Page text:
The scale of the problem and the impact that family violence has on the Australian community was
captured by a 2009 KPMG Management Consulting Report which estimated the cost of family
violence to the Australian economy to be $13.6 billion and projected to be $15.6 billion in 20202021.
The Report identifies some of the main costs that contribute to the economic impact of family
Pain, suffering and premature mortality;
the costs associated with pain and suffering attributable to violence and the cost of premature
mortality which was calculated by attributing a statistical value to years of life lost.
including private and public health costs associated with treating the effects of violence on the
victim, perpetrator and children.
including lost production (wages plus profit) through absenteeism, search and hiring costs, lost
unpaid work, retraining costs, lost productivity of victim, perpetrator, management, co-workers,
family and friends and permanent loss of labour capacity.
Consumption related costs
including costs associated with replacing damaged property, moving costs and settlement of bad
Second generation costs 26
including private and public health costs associated with childcare, changing schools,
counselling, child protection services, remedial/special education, increased future use of
government services, increased juvenile and adult crime.
Reliable estimates of the level of family violence in CALD communities as a distinct group are hard to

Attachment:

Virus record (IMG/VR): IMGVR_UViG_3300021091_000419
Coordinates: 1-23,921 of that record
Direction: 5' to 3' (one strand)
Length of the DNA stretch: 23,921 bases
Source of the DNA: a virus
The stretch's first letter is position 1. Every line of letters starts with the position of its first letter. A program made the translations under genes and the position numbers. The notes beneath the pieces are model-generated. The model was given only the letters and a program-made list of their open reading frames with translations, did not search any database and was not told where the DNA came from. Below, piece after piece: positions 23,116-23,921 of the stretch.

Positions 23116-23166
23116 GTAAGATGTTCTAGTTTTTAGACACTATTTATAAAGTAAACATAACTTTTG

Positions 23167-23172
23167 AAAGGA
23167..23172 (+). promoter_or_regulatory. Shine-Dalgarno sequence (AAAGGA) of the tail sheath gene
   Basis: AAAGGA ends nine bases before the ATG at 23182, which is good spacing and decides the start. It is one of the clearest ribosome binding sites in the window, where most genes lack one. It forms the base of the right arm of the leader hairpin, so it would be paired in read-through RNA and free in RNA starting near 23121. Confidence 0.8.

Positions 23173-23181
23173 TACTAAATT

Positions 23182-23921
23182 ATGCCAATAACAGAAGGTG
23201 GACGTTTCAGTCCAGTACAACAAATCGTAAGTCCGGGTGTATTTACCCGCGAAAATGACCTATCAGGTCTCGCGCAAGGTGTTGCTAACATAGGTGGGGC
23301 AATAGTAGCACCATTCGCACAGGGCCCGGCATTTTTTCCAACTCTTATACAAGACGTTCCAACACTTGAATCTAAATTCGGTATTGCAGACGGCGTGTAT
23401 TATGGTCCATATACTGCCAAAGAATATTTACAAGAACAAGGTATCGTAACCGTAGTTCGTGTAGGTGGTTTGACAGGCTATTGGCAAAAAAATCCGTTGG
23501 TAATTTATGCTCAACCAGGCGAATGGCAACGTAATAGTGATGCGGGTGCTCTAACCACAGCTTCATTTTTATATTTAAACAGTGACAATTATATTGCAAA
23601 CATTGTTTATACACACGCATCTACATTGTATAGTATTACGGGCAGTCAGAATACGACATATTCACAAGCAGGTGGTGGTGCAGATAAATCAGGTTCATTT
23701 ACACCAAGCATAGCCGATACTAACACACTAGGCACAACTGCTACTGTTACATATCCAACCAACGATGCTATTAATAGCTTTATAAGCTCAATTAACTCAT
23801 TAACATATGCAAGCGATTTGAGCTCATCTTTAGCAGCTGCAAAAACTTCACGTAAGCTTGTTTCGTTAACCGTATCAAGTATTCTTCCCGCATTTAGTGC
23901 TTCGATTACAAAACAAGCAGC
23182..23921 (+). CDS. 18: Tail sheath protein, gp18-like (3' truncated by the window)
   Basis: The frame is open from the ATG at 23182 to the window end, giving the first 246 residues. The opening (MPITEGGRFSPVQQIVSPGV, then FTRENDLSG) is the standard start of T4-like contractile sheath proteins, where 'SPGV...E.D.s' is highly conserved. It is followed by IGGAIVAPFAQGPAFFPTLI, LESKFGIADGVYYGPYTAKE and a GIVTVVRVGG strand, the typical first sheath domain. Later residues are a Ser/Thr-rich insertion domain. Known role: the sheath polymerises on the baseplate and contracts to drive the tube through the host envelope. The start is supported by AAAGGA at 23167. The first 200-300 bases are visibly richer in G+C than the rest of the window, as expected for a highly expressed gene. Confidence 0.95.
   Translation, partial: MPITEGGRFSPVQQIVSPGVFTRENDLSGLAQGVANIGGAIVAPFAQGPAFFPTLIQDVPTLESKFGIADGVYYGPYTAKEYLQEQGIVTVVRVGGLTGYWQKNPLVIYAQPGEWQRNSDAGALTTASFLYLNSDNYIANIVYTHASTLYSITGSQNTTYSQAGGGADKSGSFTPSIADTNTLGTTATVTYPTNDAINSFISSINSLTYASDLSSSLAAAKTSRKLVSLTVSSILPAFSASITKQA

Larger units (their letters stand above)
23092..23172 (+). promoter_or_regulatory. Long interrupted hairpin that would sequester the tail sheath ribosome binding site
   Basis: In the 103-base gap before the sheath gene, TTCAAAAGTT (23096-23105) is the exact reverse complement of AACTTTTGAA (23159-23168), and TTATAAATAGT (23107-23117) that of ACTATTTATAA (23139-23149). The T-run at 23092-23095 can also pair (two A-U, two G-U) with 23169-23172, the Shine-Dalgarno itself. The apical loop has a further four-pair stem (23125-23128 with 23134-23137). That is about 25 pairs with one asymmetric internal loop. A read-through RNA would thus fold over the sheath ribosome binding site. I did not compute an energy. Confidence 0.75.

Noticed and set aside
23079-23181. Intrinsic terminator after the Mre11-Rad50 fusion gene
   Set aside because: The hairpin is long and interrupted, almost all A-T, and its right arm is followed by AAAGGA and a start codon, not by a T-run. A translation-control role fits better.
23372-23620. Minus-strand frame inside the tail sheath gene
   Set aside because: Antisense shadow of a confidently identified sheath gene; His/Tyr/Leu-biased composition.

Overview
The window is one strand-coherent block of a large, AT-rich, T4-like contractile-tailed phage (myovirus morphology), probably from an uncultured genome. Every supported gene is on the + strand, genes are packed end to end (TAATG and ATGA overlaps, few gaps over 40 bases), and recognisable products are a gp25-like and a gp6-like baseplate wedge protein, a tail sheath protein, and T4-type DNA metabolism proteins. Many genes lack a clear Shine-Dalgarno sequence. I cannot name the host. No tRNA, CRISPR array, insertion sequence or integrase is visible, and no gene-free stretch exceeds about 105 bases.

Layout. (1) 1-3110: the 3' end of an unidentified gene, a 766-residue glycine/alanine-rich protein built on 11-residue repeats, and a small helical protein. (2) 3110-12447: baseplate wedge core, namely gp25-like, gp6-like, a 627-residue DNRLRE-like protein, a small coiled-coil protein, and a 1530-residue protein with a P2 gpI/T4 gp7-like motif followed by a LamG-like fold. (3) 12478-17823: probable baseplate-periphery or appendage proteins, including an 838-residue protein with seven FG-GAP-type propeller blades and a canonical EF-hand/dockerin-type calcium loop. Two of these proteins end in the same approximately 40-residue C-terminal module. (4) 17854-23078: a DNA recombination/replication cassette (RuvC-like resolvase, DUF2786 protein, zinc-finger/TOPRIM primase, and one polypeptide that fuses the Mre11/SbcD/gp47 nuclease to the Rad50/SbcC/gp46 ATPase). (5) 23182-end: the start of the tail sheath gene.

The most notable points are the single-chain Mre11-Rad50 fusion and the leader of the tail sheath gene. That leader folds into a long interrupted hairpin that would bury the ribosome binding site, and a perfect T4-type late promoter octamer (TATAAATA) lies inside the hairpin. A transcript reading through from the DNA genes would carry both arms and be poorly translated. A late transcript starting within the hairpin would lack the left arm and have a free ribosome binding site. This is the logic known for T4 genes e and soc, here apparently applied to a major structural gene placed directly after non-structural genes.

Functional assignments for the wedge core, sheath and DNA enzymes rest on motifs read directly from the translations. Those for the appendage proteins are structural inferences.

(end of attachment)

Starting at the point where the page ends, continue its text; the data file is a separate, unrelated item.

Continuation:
come by. The results of the limited research that has been conducted in this area are mixed, with
some studies indicating that women from CALD backgrounds experience higher levels of family
violence comparative to the general population and others indicating that CALD women experience
lower or similar levels of family violence to the general population.
KPMG Management Consulting, ‘The Cost of Violence Against Women and Their Children’ March 2009, 5-6 and 21.
O’Donnell CJ, Smith A & Madison JR 2002 ‘Using demographic risk factors to explain variations in the incidence of violence
against women’ Journal of Interpersonal Violence 17(12) 1239-1262 in Morgan, A & Chadwick H ‘Key Issues in Domestic
Violence’ Research in Practice Summary Paper No.7, December 2009, Australian Institute of Criminology, 5
Bassuk E, Dawson R & Huntington N 2006 ‘Intimate partner violence in extremely poor women: Longitudinal patterns and
risk markers’ Journal of Family Violence 21, 387-399; Mouzos J & Makkai T 2004 ‘Women’s experiences of male violence:
Findings from the Australian component of the international violence against women survey (IVAWS)’ Research & Public Policy
Series No.56, Canberra: Australian Institute of Criminology